The pandemic that struck the world in 2020 imposed severe restrictions to contain the increase in infection caused by the coronavirus and had a significant impact on the energy market. With the lockdown in several countries, fuel sales decreased, as did consumption, which caused factories and industries to decrease production. In Brazil, industrial production decreased 18% in April 2020.
In Brazil, there are only two nuclear power plants, Angra 1 and Angra 2, which are responsible for producing 3% of the energy consumed in the country. Angra 3 is still under construction and has more than 60% of the work done, but at the moment the work is at a standstill.
Those who analyze the Brazilian energy market today, do not imagine that in the recent past, blackouts were part of the routine of Brazilians. Although today the scenario is very different from that of 2001, some regions of the country still suffer from poor management of the energy sector, as happened recently in Amapá.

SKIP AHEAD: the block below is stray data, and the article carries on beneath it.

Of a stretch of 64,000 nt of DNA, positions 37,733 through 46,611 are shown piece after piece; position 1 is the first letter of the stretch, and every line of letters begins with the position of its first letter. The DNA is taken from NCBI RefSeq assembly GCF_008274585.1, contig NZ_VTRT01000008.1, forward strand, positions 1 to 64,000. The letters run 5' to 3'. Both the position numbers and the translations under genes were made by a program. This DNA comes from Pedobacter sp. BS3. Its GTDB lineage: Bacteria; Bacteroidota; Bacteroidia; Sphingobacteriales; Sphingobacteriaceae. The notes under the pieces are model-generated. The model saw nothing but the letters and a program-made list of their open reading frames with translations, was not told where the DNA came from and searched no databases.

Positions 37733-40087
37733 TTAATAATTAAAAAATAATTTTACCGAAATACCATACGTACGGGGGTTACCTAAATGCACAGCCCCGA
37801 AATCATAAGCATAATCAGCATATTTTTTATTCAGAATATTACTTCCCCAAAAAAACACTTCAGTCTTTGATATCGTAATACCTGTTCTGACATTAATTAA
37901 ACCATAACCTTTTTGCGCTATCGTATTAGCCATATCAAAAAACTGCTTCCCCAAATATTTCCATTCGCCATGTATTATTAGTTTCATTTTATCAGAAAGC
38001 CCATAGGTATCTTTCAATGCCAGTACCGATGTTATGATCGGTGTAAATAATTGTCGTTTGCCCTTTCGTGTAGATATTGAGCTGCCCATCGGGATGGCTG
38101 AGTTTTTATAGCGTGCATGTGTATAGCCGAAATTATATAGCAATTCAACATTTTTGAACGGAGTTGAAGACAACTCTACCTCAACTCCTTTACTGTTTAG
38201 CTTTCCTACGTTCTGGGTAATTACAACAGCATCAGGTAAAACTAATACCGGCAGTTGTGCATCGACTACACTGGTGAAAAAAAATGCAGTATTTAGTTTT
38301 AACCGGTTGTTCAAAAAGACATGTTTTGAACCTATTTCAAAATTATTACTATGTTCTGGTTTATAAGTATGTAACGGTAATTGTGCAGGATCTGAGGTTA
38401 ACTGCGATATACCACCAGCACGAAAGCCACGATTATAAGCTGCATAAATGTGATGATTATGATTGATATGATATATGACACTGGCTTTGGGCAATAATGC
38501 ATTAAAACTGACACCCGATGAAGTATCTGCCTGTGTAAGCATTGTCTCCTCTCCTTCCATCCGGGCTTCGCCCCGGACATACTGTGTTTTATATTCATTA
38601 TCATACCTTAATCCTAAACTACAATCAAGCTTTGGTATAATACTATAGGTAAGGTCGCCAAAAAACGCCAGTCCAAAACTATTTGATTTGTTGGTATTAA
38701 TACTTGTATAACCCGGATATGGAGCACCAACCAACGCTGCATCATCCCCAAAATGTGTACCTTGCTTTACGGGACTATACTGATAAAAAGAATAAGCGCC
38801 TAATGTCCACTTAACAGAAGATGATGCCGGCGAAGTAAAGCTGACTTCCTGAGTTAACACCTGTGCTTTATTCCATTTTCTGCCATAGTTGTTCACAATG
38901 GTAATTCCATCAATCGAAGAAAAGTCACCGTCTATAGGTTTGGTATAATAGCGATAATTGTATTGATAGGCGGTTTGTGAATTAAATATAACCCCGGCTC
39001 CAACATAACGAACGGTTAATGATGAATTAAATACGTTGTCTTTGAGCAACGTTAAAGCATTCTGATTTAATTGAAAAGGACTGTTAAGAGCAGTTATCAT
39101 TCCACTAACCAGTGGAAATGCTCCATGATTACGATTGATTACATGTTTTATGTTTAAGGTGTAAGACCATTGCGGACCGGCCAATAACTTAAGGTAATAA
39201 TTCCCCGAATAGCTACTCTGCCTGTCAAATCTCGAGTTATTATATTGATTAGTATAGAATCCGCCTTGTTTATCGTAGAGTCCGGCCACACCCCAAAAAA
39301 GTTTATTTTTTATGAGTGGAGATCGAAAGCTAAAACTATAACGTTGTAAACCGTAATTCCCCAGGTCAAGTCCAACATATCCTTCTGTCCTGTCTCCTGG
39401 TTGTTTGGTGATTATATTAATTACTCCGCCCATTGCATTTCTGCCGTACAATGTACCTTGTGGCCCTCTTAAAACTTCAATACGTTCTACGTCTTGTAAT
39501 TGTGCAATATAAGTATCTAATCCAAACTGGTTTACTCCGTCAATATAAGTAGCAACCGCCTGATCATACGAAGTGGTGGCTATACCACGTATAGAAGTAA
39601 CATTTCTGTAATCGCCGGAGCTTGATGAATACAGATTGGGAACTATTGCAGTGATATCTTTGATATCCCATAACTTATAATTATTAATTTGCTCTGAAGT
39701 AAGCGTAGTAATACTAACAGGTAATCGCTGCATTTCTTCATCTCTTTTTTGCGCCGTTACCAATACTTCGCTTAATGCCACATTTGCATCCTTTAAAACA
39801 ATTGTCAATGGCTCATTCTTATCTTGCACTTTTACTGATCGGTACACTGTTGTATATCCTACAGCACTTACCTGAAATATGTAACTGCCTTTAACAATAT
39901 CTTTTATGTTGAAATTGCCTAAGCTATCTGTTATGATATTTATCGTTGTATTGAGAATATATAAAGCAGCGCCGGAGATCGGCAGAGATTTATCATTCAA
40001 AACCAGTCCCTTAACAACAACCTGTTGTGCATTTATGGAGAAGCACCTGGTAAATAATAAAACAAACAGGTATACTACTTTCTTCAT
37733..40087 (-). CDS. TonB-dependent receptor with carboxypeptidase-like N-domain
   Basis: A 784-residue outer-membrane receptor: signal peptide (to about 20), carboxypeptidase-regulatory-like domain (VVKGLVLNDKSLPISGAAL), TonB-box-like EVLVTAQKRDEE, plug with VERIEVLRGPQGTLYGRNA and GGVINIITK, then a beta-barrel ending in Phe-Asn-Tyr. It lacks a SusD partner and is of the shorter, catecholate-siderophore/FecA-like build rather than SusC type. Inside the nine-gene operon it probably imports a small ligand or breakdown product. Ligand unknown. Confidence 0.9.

The low carbon economy aims to reduce impacts on the environment and at the same time promote the development of countries. One of the pillars of this change is the search for the reduction of greenhouse gas (GHG) emissions, with the expansion of the use of clean energy and cost attribution to the impacts generated by the emission of polluting gases with carbon credit.